Purchasing high dividend paying stocks is a lot like driving an old F1 race car. You select your stocks, like choosing a gear. Feeling the clutch, the manual gearbox and revving engine behind gives a sense of control.
But F1 cars have evolved. Transmissions are now semi-automatic, removing some of the drivers' work. As a result, the cars are faster. Dividend investors may wish to do likewise, with high dividend yielding indexes.
I understand the popularity of dividend stocks. Dividends represent real earnings. If a company can increase its cash payout each year, it signifies a healthy income and balance sheet. Such stocks are less likely to crash into a barrier. But predicting which dividend payers will perform can be a challenge. And watching for signs of a flat or cut dividend may not be worth the effort.
As a broad market index investor, I don't have to worry whether my stocks are increasing their dividends or not. Some do, some don't. By rebalancing my equities with bonds each year, I can ignore the stock market – spending more time with friends, family, or sports. Since Strategy Lab's inception, my stock indexes compare favourably against the individual dividend paying stocks carefully selected by my colleague, John Heinzl.
By Dec. 1, 2013, the equities in my indexing portfolio gained 24 per cent. Mr. Heinzl's stocks gained 17.17 per cent. This doesn't mean, however, that you should give up on dividend investing. The time comparison is short. Plus, plenty of evidence suggests that high dividend stocks outperform the market over time. It won't happen during every decade, but the long-term track record is strong.
Having said that, there's an easier way to buy these stocks. Like a modern F1 race car, you could skip the clutch and gear mashing, purchasing a couple of high dividend-yielding indexes through Vanguard or iShares.
The iShares Dow Jones Canada Select Dividend Index (XDV) comprises 30 of Canada's highest yielding stocks. It isn't especially cheap, costing 0.55 per cent per year. But it has performed well. From Strategy Lab's inception to Dec. 1, 2013, it gained 25.58 per cent including dividends, beating six out of the eight Canadian stocks in the Strategy Lab model dividend portfolio.
Only Bank of Montreal and Royal Bank stocks did better, and not by much. They gained 26.59 per cent and 26.35 per cent, respectively. Index funds, however, are relentless pursuers. During the first two weeks of December, the iShares Canada Select Dividend Index overtook the Bank of Montreal when its shares dropped 6.1 per cent. Picking index beating stocks isn't easy.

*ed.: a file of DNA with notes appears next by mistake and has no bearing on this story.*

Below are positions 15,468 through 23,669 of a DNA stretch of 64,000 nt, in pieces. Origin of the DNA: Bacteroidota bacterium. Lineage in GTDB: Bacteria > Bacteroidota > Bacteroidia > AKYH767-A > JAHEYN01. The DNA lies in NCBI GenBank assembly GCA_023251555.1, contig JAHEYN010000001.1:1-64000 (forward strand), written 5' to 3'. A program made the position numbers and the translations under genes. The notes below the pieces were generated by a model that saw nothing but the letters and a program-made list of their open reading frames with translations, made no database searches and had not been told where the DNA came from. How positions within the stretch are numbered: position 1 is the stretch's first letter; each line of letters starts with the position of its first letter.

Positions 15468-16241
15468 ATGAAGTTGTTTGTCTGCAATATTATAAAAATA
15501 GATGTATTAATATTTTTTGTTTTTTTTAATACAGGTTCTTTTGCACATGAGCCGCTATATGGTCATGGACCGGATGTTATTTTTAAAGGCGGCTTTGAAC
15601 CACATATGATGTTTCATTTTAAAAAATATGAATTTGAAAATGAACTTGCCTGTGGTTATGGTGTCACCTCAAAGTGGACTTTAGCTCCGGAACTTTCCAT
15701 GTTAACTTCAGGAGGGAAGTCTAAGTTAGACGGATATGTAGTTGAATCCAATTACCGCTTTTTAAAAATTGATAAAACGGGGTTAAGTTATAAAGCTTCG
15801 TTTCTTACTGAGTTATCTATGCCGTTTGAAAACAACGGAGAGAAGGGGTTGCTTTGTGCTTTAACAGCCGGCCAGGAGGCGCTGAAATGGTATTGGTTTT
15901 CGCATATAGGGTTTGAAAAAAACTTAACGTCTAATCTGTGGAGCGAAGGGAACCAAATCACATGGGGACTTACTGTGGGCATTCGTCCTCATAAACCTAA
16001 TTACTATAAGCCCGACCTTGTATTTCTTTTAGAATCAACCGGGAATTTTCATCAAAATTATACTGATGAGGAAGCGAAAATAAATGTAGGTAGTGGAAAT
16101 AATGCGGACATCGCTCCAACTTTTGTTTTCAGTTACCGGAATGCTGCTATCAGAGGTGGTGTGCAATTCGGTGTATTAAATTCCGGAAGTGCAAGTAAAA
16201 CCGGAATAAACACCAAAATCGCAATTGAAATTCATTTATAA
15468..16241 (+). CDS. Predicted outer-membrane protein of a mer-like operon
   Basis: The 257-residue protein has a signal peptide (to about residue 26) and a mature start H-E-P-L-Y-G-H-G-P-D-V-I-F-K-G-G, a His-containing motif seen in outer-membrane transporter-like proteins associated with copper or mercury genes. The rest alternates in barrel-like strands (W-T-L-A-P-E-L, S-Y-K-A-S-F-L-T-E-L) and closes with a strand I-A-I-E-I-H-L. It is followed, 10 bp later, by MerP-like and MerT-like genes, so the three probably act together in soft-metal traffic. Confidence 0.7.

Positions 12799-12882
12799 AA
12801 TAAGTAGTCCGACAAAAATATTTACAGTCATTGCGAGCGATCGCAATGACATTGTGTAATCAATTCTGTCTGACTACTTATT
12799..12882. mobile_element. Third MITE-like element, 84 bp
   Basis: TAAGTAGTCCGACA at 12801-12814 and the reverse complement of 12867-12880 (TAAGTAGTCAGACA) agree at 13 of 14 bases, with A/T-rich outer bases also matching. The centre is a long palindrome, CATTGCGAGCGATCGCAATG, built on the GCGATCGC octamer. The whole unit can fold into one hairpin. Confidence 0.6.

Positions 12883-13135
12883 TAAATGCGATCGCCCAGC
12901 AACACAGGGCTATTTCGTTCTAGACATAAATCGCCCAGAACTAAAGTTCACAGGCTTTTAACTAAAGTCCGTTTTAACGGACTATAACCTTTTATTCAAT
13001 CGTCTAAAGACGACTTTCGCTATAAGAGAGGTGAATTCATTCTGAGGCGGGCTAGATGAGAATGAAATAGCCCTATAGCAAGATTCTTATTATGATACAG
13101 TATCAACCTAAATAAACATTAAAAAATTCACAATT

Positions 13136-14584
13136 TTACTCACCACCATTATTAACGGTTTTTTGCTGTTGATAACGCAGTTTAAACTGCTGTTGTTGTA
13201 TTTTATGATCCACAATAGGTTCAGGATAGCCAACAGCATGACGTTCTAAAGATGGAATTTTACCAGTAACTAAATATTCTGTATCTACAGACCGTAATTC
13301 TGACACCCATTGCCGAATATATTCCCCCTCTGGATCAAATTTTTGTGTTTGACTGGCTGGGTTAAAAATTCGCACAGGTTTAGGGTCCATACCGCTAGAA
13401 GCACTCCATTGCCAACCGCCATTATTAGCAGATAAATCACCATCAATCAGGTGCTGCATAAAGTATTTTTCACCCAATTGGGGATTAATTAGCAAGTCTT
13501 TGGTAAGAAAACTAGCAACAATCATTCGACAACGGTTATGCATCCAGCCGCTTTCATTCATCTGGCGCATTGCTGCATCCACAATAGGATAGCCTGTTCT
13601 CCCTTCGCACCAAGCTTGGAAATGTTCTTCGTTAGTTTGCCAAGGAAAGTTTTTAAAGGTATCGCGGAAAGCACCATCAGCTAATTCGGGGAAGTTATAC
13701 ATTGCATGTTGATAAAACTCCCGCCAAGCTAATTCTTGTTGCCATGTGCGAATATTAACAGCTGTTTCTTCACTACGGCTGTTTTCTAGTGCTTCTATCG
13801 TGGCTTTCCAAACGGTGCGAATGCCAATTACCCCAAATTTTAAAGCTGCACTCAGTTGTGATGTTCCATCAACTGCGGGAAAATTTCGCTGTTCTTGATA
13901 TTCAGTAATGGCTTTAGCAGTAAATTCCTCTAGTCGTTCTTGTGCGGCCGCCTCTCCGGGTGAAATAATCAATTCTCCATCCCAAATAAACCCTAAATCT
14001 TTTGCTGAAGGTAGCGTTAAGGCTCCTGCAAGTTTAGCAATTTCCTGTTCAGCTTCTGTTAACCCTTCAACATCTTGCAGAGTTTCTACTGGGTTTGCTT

There's also the iShares S&P U.S. Dividend Growers Index (CUD) tracking American stocks that have increased their dividends for 20 consecutive years. It isn't cheap either, costing 0.68 per cent per year. Being hedged to the Canadian dollar is another downside, potentially costing an extra 1 per cent annually. But so far, its performance hasn't suffered. Mr. Heinzl's U.S. stocks gained 20.82 per cent; the dividend index was up 31.3 per cent.
Vanguard's entry into the high dividend yielding market has raised the bar by lowering costs. In November, 2012, the company introduced the FTSE Canadian High Dividend Yield Index (VDY). With 80 stocks, it's more diversified than its iShares counterpart, and it carries a lower expense ratio of just 0.35 per cent.
Vanguard also introduced a U.S. Dividend Appreciation Index (VGG) earlier this year. It charges just 0.28 per cent. Best of all, it isn't hedged.
Of course, I understand the thrill of picking your own dividend paying stocks. I would have a similar rush and preference for a sports car with an old-school manual transmission. But driving and investing are different. Investing should never be fun; such thrills are usually counterproductive. Choose the semi-automatic approach instead. You'll sleep better at night with a diversified portfolio of indexes, while freeing the greatest asset of all: your time.